Countries 6    Hotels 17    Cars 35

Flights 11:flying time 46.07 hours

Rickshaws 4    Buses 3    Elephant 1    Boat 1

Cog-wheel train 2    Cable cars 4    Subway 4    Ferry 2

Minibus 20    Coach 2    Catamaran 1    Funicular 3

Pick up truck 1    Land cruiser 1


This morning my guide met me at my hotel to go Bolivia by land.  First we had to go through a border control in San Pedro de Atacama, then drive to the Chile/Bolivia border where we changed vehicles with a new driver.  Chilean cars are not allowed in Bolivia and vice versa.

I have the driver and guide for the next three days, and it wasn’t till we drove off from the border that I realised what an adventure I was going on.  We were not going on roads as one would know them, we were going across wild terrain, there are no sign posts and we rarely saw other vehicles, thankfully the  driver has been driving across here for nearly twenty years so he knew what he was doing.

After we changed cars, we entered the Eduardo Avaroa National Park, which is considered to be one of the most inhospitable areas of Bolivia, but I think,  very beautiful. We stopped for photos at lagoons, I also took a photo of the stones in the Salvador Dali Desert,  and we stopped at the Sol de Manana geysers, 5000 meters above sea level.


Here there were lots of pools of boiling mud.  It was absolutely freezing, and very windy, so taking photos was a bit difficult, I think this could challenge the El Tatio geyser field.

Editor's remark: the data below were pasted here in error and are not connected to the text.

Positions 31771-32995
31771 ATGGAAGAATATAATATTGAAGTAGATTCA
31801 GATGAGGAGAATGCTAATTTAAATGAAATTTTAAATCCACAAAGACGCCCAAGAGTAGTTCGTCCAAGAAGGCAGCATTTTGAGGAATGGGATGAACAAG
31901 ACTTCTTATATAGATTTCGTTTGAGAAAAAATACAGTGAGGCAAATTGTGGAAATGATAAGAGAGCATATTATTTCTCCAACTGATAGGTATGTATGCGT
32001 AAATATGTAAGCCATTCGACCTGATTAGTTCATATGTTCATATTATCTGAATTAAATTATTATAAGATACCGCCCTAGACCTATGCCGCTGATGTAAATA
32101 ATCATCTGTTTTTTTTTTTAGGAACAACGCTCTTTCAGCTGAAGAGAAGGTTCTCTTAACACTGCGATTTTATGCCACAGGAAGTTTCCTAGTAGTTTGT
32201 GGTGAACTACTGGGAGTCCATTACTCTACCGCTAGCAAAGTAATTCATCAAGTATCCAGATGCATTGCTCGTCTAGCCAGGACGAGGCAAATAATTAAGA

We then stopped at Laguna Colorada, (Red Lagoon),  4,278 meters above sea level, and usually full of flamingos, however it’s the wrong time of year, so there weren’t any. WP_20160528_12_21_27_Pro

We had lunch at a base that is used for backpackers, in the middle of nowhere.  The driver and guide found a table and chairs, and laid out a very delicious lunch.

During the journey we saw lots of llamas, the occasional rabbit, and some vicunas, which are a relative of, and look a bit like, the llama, however they are a protected species, and not allowed to be eaten, unlike llamas, which are eaten and are very delicious, I’m told.

We arrived at the hotel around 4, it is in the middle of nowhere, as we were driving

towards it one can just see a line of a steel colour  standing out against the rock.  It is completely self sufficient in terms of electricity and heat, the power gets turned off at 10pm.  The rooms are basic but have en suite bathrooms and the water is solar powered.

I managed to get a shot of the sun setting, through the hotel dining room windows.


Dinner was at seven and the driver, guide and I all ate together which was a really nice change.  I wasn’t feeling very well and my guide thought it was a bit of altitude sickness.  Dinner was a surprise at this place, because of it’s nature it is a fairly basic hotel.  However the dining staff were all in immaculate outfits and the food was delicious. I couldn’t eat it, though, I had no appetite, and again thought it was altitude sickness.  Eusebio Poma Cruz, my lovely guide gave me an oxygen tablet and that seemed to do the trick.  After dinner Eusebio and I went out to look at the stars but it was freezing so didn’t stay very long.  I was in bed before lights out.

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